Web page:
I thought you would be interested in the complimentary comments that Governor Hassan made about our Pittsfield schools in her state-of-the-state address delivered at the State House in Concord on Thursday, February 6, which are excerpted from her speech below. Thank you for your ongoing support of our students and school.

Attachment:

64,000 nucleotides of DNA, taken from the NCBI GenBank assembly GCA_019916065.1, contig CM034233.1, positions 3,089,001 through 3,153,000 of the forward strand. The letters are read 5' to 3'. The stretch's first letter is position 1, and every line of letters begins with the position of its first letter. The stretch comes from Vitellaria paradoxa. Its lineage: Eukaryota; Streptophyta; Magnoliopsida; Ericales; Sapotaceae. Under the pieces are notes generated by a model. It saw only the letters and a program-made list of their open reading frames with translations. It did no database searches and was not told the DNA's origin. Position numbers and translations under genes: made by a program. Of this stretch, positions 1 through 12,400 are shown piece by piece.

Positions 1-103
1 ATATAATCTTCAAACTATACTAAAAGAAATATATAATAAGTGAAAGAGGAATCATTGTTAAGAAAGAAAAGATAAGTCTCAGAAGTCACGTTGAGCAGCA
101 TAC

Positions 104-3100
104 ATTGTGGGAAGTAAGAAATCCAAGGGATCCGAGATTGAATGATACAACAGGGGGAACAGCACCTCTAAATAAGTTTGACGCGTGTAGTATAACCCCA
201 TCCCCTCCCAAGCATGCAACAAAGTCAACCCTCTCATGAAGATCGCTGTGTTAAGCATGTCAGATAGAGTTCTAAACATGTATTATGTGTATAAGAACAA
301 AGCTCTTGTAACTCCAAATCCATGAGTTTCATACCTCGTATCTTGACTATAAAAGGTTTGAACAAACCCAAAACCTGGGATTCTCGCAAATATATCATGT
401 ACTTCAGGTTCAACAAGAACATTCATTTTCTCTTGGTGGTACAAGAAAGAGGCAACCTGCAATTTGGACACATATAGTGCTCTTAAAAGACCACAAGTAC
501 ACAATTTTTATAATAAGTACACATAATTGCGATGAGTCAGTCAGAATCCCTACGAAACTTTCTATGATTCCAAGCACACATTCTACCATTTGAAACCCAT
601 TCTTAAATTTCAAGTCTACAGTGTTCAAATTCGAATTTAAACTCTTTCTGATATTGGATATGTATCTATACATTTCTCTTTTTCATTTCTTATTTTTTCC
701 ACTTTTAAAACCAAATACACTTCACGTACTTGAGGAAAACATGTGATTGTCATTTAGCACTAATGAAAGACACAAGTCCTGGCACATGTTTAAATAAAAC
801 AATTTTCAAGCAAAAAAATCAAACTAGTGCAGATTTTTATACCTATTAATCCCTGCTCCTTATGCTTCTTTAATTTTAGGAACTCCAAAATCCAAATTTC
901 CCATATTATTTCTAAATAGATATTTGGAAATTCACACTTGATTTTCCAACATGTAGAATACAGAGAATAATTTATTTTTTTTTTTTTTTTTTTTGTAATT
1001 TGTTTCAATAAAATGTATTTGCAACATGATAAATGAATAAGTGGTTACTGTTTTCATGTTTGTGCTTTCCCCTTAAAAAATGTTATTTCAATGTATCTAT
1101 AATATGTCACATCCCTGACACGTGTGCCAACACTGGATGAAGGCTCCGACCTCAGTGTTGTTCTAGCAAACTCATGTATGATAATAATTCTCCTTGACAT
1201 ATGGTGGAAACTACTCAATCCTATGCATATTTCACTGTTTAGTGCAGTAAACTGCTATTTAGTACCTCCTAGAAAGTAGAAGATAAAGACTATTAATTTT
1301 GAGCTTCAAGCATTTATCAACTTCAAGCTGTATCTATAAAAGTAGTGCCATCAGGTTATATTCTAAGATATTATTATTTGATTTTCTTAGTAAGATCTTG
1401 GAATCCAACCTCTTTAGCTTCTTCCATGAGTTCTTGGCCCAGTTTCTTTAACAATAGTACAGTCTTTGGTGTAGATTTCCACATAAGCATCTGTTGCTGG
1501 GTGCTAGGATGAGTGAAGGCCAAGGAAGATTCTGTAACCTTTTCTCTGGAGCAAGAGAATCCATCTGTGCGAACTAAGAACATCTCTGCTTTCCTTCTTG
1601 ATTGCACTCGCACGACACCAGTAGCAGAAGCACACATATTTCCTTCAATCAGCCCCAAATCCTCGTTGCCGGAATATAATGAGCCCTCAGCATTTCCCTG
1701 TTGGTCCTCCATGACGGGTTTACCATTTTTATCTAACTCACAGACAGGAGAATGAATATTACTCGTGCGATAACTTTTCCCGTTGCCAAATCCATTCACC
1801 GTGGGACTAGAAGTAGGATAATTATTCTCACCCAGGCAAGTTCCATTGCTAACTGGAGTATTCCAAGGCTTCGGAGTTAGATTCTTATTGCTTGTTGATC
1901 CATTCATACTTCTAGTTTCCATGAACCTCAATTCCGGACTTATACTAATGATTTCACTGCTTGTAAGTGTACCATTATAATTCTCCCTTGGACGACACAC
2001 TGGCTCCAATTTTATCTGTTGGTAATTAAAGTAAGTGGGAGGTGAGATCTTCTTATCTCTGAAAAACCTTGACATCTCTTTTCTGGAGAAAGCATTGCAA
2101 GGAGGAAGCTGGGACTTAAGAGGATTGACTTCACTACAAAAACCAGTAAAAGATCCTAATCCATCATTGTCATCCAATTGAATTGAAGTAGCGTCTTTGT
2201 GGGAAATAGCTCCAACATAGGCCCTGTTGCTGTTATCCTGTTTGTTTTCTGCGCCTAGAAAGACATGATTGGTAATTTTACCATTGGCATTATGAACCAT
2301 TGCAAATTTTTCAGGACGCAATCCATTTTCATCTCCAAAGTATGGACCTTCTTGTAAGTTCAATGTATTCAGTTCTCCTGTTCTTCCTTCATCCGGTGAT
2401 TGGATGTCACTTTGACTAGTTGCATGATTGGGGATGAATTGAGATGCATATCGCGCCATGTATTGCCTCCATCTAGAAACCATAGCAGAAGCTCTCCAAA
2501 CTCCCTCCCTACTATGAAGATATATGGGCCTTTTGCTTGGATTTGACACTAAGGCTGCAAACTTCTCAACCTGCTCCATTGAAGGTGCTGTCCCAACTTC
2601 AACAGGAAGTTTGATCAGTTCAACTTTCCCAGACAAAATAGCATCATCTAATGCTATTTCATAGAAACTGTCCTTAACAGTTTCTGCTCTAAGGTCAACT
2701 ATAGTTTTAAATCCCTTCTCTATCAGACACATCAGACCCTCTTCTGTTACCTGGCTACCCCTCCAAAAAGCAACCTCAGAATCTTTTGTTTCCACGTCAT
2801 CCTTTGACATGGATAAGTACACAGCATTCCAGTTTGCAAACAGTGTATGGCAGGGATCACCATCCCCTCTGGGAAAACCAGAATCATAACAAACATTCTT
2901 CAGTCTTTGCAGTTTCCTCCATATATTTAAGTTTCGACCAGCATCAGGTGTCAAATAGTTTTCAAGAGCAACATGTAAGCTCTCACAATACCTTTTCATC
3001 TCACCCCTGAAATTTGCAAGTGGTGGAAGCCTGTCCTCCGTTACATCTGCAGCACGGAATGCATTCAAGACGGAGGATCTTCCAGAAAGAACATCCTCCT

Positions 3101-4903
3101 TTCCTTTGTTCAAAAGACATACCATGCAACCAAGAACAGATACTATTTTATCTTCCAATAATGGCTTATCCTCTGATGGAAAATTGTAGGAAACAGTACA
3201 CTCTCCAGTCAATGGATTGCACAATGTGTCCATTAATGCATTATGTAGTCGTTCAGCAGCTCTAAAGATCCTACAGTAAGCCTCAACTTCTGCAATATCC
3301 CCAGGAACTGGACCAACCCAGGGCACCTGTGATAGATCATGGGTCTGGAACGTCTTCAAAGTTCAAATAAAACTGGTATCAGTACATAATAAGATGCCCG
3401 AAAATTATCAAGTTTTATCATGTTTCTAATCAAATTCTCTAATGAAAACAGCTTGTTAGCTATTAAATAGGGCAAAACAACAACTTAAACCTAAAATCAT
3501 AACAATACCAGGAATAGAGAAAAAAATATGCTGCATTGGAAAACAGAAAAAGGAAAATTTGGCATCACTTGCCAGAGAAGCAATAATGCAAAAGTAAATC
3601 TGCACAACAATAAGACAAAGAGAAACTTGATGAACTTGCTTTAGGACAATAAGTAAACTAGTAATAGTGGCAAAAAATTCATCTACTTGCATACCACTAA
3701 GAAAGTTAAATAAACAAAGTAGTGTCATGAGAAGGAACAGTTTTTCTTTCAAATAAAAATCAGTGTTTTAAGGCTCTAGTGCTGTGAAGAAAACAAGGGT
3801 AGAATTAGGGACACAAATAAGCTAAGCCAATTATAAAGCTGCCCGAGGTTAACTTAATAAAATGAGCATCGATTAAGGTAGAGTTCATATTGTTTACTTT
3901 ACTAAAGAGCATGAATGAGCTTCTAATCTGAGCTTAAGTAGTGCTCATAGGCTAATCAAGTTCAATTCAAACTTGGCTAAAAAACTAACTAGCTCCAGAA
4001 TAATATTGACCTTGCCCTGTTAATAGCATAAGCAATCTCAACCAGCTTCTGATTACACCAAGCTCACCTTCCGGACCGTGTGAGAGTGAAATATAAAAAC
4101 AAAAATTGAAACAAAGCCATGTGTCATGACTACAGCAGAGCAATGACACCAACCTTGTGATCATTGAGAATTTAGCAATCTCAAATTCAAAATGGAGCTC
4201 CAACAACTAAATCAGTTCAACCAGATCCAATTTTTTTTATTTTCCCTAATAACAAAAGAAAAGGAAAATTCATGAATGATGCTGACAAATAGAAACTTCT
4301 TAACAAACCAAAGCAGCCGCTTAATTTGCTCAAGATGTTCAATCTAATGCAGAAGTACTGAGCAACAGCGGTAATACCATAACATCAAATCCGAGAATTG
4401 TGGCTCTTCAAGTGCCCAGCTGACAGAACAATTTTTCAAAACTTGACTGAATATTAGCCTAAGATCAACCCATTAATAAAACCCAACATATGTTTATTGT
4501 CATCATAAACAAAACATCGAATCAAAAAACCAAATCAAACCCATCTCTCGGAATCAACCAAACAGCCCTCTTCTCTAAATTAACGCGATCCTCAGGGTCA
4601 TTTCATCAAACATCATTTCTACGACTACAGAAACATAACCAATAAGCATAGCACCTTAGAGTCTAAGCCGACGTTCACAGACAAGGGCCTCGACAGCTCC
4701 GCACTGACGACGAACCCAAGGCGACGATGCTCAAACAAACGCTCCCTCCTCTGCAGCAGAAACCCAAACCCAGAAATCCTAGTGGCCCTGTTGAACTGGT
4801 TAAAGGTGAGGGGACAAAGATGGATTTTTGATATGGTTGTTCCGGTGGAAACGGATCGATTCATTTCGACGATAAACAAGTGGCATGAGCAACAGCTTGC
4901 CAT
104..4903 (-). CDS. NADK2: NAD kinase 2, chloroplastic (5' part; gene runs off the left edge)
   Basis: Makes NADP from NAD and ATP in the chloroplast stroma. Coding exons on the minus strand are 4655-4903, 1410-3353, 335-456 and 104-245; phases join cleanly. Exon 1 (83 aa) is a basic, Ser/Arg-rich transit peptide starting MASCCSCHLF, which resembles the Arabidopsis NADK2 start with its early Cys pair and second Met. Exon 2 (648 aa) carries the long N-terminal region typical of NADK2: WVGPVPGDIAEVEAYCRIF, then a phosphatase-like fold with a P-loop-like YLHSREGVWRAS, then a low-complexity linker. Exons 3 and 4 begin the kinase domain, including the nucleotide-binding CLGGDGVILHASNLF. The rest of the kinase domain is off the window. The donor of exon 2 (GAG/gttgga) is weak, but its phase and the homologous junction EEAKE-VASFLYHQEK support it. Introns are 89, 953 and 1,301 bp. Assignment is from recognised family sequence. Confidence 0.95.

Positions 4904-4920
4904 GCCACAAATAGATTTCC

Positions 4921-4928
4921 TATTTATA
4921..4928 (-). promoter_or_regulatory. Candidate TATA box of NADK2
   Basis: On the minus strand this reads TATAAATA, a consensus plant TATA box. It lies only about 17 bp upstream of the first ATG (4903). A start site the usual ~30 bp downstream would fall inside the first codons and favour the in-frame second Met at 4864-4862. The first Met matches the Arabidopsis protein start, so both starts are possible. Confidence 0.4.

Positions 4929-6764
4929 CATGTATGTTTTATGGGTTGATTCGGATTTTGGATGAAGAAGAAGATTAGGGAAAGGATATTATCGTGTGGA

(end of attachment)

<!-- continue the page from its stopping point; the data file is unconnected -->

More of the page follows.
John J. Freeman, Ph.D.
Superintendent of Schools